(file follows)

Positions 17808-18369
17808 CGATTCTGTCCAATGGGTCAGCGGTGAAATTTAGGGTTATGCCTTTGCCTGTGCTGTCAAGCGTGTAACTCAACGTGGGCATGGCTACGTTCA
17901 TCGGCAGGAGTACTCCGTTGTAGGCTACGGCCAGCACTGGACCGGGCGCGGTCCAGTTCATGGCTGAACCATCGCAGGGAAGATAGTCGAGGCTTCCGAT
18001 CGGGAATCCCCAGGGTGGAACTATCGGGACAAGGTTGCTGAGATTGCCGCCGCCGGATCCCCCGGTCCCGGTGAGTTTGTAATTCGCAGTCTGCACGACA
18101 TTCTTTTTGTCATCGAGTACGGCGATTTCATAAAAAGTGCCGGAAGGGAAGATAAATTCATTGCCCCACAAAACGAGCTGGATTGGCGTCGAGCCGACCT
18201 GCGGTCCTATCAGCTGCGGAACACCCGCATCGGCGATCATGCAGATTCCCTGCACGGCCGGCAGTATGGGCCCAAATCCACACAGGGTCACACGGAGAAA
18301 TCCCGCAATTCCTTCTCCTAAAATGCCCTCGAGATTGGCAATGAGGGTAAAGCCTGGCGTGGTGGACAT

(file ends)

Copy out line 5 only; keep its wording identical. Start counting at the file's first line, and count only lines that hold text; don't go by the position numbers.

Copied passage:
18101 TTCTTTTTGTCATCGAGTACGGCGATTTCATAAAAAGTGCCGGAAGGGAAGATAAATTCATTGCCCCACAAAACGAGCTGGATTGGCGTCGAGCCGACCT